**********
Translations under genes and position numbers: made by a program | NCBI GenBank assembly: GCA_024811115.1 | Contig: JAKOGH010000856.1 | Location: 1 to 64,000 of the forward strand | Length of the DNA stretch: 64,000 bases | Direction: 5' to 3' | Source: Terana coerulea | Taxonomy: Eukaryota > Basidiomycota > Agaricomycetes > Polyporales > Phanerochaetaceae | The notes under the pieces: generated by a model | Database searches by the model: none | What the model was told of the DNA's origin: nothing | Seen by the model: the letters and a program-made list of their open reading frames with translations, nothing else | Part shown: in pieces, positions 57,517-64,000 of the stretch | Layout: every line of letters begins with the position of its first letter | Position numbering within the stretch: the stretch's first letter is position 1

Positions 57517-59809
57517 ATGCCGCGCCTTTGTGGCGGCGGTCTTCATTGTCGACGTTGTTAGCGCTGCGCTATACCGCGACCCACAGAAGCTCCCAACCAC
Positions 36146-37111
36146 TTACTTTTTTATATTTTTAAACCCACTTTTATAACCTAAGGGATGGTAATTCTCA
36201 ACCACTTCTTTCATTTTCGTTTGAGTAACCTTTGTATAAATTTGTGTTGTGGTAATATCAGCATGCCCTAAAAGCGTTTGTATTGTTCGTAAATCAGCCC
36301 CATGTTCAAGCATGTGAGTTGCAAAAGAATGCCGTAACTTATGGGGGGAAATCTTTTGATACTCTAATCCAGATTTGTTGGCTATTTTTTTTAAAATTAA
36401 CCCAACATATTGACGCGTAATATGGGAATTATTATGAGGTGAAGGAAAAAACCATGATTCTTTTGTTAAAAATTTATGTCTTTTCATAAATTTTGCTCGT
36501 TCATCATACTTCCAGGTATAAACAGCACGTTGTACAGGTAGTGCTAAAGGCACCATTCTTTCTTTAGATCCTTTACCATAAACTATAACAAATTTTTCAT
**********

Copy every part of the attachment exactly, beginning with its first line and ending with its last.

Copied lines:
Translations under genes and position numbers: made by a program | NCBI GenBank assembly: GCA_024811115.1 | Contig: JAKOGH010000856.1 | Location: 1 to 64,000 of the forward strand | Length of the DNA stretch: 64,000 bases | Direction: 5' to 3' | Source: Terana coerulea | Taxonomy: Eukaryota > Basidiomycota > Agaricomycetes > Polyporales > Phanerochaetaceae | The notes under the pieces: generated by a model | Database searches by the model: none | What the model was told of the DNA's origin: nothing | Seen by the model: the letters and a program-made list of their open reading frames with translations, nothing else | Part shown: in pieces, positions 57,517-64,000 of the stretch | Layout: every line of letters begins with the position of its first letter | Position numbering within the stretch: the stretch's first letter is position 1

Positions 57517-59809
57517 ATGCCGCGCCTTTGTGGCGGCGGTCTTCATTGTCGACGTTGTTAGCGCTGCGCTATACCGCGACCCACAGAAGCTCCCAACCAC
Positions 36146-37111
36146 TTACTTTTTTATATTTTTAAACCCACTTTTATAACCTAAGGGATGGTAATTCTCA
36201 ACCACTTCTTTCATTTTCGTTTGAGTAACCTTTGTATAAATTTGTGTTGTGGTAATATCAGCATGCCCTAAAAGCGTTTGTATTGTTCGTAAATCAGCCC
36301 CATGTTCAAGCATGTGAGTTGCAAAAGAATGCCGTAACTTATGGGGGGAAATCTTTTGATACTCTAATCCAGATTTGTTGGCTATTTTTTTTAAAATTAA
36401 CCCAACATATTGACGCGTAATATGGGAATTATTATGAGGTGAAGGAAAAAACCATGATTCTTTTGTTAAAAATTTATGTCTTTTCATAAATTTTGCTCGT
36501 TCATCATACTTCCAGGTATAAACAGCACGTTGTACAGGTAGTGCTAAAGGCACCATTCTTTCTTTAGATCCTTTACCATAAACTATAACAAATTTTTCAT